HOUSEHOLDING OF PROXY MATERIALS
The SEC has adopted rules that permit companies and intermediaries (e.g., brokers) to satisfy the delivery requirements for Notices of Internet Availability of Proxy Materials or other Annual Meeting Materials with respect to two or more stockholders sharing the same address by delivering a single Notice of Internet Availability of Proxy Materials or other Annual Meeting Materials addressed to those stockholders. This process, which is commonly referred to as “householding,” potentially means extra convenience for stockholders and cost savings for companies.
This year, a number of brokers with account holders who are Protagonist stockholders will be “householding” the Company’s proxy materials. A single Notice of Internet Availability of Proxy Materials will be delivered to multiple stockholders sharing an address unless contrary instructions have been received from the affected stockholders. Once you have received notice from your broker that they will be “householding” communications to your address, “householding” will continue until you are notified otherwise or until you revoke your consent. If, at any time, you no longer wish to participate in “householding” and would prefer to receive a separate Notice of Internet Availability of Proxy Materials, please notify your broker or Protagonist. Direct your written request to Protagonist Therapeutics, Inc., c/o Matt Gosling, Executive Vice President, General Counsel, at 7707 Gateway Blvd., Suite 140, Newark, California 94560 or contact Matt Gosling at (510) 474-0932. Stockholders who currently receive multiple copies of the Notices of Internet Availability of Proxy Materials at their addresses and would like to request “householding” of their communications should contact their brokers.
OTHER MATTERS
The Board knows of no other matters that will be presented for consideration at the Annual Meeting. If any other matters are properly brought before the meeting, it is the intention of the persons named in the accompanying proxy to vote on such matters in accordance with their best judgment.
By Order of the Board of Directors
/s/ Dinesh V. Patel
Dinesh V. Patel, Ph.D.
President and Chief Executive Officer
April 14, 2021
A copy of the Company’s Annual Report to the Securities and Exchange Commission on Form 10-K for the year ended December 31, 2020 is available without charge upon written request to: Corporate Secretary, Protagonist Therapeutics, Inc., 7707 Gateway Blvd., Suite 140, Newark, California 94560.
 
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PROTAGONIST THERAPEUTICS, INC. 7707 GATEWAY BLVD. SUITE 140 NEWARK, CA 94560 VOTE BY INTERNET Before The Meeting — Go to www.proxyvote.com Use the Internet to transmit your voting instructions and for electronic delivery of information. Vote by 11:59 p.m. Eastern Time on May 26, 2021. Have your proxy card in hand when you access the web site and follow the instructions to obtain your records and to create an electronic voting instruction form. During The Meeting — Go to www.virtualshareholdermeeting.com/PTGX2021 You may attend the meeting via the Internet and vote during the meeting. Have the information that is printed in the box marked by the arrow available and follow the instructions. VOTE BY PHONE — 1-800-690-6903 Use any touch-tone telephone to transmit your voting instructions. Vote by 11:59 p.m. Eastern Time on May 26, 2021. Have your proxy card in hand when you call and then follow the instructions. VOTE BY MAIL Mark, sign and date your proxy card and return it in the postage-paid envelope we have provided or return it to Vote Processing, c/o Broadridge, 51 Mercedes Way, Edgewood, NY 11717. TO VOTE, MARK BLOCKS BELOW IN BLUE OR BLACK INK AS FOLLOWS: D48286-P52357 KEEP THIS PORTION FOR YOUR RECORDS THIS PROXY CARD IS VALID ONLY WHEN SIGNED AND DATED. DETACH AND RETURN THIS PORTION ONLY PROTAGONIST THERAPEUTICS, INC. The Board of Directors recommends you vote FOR the following: 1.To elect the three nominees for Class II director named below to serve until the 2024 Annual Meeting of Stockholders and until their successors have been duly elected and qualified. Nominees: 01)Sarah O’Dowd 02)William D. Waddill 03)Lewis T. “Rusty” Williams, M.D., Ph.D. For Withhold For All AllAllExcept To withhold authority to vote for any individual nominee(s), mark “For All Except” and write the number(s) of the nominee(s) on the line below. The Board of Directors recommends you vote FOR the following proposal: For Against Abstain 2.To ratify the selection by the Audit Committee of the Board of Ernst & Young LLP as Protagonist Therapeutics’ independent registered public accounting!!! firm for the fiscal year ending December 31, 2021. NOTE: The Board of Directors knows of no other matters that will be presented for consideration at the 2021 Annual Meeting of Stockholders. If any other matters are properly brought before the 2021 Annual Meeting of Stockholders, it is the intention of the person named in the proxy card to vote on such matters in accordance with their best judgment. Please sign exactly as your name(s) appear(s) hereon. When signing as attorney, executor, administrator, trustee or guardian, please add your title as such. When signing as joint tenants, all parties in the joint tenancy must sign. If a signer is a corporation, please sign in full corporate name by duly authorized officers. Signature [PLEASE SIGN WITHIN BOX] Date Signature (Joint Owners) Date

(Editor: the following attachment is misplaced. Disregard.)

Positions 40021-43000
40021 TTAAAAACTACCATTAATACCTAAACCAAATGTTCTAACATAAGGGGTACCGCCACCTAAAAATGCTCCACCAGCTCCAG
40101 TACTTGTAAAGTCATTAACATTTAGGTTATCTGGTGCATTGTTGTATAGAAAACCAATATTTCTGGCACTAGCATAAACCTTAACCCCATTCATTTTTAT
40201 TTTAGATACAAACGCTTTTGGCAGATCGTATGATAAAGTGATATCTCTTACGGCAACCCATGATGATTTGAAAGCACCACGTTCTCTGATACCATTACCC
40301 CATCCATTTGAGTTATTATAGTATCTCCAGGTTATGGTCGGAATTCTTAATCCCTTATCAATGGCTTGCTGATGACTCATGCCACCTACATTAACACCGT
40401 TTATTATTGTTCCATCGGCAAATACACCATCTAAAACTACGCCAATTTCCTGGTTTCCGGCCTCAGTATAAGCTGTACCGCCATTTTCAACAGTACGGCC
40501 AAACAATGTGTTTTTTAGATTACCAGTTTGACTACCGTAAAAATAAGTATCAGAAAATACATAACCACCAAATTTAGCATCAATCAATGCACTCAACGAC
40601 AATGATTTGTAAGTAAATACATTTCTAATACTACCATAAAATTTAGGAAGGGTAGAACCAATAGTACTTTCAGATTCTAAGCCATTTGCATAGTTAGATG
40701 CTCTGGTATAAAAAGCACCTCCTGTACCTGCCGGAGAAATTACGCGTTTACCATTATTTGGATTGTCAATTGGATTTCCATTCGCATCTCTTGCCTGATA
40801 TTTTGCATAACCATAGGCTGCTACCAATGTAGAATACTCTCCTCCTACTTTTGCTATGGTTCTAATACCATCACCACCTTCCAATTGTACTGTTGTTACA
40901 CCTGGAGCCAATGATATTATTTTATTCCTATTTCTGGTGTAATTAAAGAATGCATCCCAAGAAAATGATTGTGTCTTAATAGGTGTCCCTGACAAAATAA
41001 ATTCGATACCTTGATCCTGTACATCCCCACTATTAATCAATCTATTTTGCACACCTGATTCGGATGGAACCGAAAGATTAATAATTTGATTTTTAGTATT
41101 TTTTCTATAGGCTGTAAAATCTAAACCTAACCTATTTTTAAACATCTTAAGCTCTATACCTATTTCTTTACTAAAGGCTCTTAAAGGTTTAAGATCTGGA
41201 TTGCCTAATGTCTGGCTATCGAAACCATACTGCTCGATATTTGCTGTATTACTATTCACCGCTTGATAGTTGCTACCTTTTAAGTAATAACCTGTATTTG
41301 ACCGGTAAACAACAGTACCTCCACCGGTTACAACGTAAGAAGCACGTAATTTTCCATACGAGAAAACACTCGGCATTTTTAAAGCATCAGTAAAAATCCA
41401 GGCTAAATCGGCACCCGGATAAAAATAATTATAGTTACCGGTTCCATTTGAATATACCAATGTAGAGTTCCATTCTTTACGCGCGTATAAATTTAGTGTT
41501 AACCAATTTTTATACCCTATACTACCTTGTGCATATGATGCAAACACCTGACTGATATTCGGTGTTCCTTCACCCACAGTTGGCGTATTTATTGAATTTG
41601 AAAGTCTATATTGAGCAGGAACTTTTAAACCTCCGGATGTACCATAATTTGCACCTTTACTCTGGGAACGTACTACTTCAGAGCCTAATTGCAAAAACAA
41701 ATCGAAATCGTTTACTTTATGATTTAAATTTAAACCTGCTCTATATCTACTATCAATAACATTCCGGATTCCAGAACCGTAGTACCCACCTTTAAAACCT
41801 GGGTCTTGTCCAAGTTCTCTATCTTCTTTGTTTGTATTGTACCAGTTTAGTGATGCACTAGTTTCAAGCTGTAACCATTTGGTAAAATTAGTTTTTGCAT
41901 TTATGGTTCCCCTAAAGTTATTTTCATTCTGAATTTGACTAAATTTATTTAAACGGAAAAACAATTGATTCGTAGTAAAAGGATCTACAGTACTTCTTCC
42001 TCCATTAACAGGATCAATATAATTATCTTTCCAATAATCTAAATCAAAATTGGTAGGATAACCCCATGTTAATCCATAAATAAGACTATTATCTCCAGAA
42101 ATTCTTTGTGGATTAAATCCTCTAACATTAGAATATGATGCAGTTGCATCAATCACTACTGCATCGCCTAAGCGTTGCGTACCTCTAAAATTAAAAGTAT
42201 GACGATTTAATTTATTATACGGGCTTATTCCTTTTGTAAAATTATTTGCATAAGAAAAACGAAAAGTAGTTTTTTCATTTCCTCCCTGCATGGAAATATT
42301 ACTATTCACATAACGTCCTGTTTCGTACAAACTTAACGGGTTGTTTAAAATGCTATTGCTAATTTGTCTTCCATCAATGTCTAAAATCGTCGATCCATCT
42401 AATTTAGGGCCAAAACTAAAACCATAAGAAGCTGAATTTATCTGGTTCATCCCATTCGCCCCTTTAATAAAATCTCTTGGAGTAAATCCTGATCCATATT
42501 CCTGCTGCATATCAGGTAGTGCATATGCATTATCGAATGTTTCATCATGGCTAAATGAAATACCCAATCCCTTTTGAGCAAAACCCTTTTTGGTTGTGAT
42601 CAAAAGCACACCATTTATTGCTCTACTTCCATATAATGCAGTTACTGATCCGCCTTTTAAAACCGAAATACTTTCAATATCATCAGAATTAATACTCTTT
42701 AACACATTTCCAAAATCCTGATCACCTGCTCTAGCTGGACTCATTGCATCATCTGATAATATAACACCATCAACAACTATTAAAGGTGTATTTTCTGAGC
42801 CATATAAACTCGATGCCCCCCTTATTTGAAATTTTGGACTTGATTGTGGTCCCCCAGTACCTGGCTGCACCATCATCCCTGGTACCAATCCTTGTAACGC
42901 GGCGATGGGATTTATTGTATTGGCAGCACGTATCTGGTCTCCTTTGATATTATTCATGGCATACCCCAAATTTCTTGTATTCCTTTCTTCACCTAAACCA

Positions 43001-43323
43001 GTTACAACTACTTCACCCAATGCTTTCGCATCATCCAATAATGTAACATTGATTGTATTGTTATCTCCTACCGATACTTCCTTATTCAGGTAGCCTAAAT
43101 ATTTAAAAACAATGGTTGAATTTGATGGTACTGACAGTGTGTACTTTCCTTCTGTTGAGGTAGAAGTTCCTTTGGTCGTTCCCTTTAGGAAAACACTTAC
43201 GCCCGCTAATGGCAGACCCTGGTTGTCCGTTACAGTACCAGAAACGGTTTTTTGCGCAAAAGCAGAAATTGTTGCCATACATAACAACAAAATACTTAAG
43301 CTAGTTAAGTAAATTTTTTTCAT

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Important Notice Regarding the Availability of Proxy Materials for the Annual Meeting to be held on May 27, 2021: The Notice and Proxy Statement and Form 10-K are available at www.proxyvote.com. D48287-P52357 PROTAGONIST THERAPEUTICS, INC. Annual Meeting of Stockholders May 27, 2021 10:00 AM This proxy is solicited by the Board of Directors The stockholder(s) hereby appoint(s) Dinesh Patel and Don Kalkofen, each as proxy, with the power to appoint their substitute, and hereby authorize(s) each to represent and to vote, as designated on the reverse side of this ballot, all of the shares of Common Stock of PROTAGONIST THERAPEUTICS, INC. that the stockholder(s) is/are entitled to vote at the Annual Meeting of Stockholders to be held virtually at 10:00 AM, PDT on May 27, 2021, at www.virtualshareholdermeeting.com/PTGX2021, and any adjournment or postponement thereof. This proxy, when properly executed, will be voted in the manner directed herein. If no such direction is made, this proxy will be voted in accordance with the Board of Directors’ recommendations. Continued and to be signed on reverse side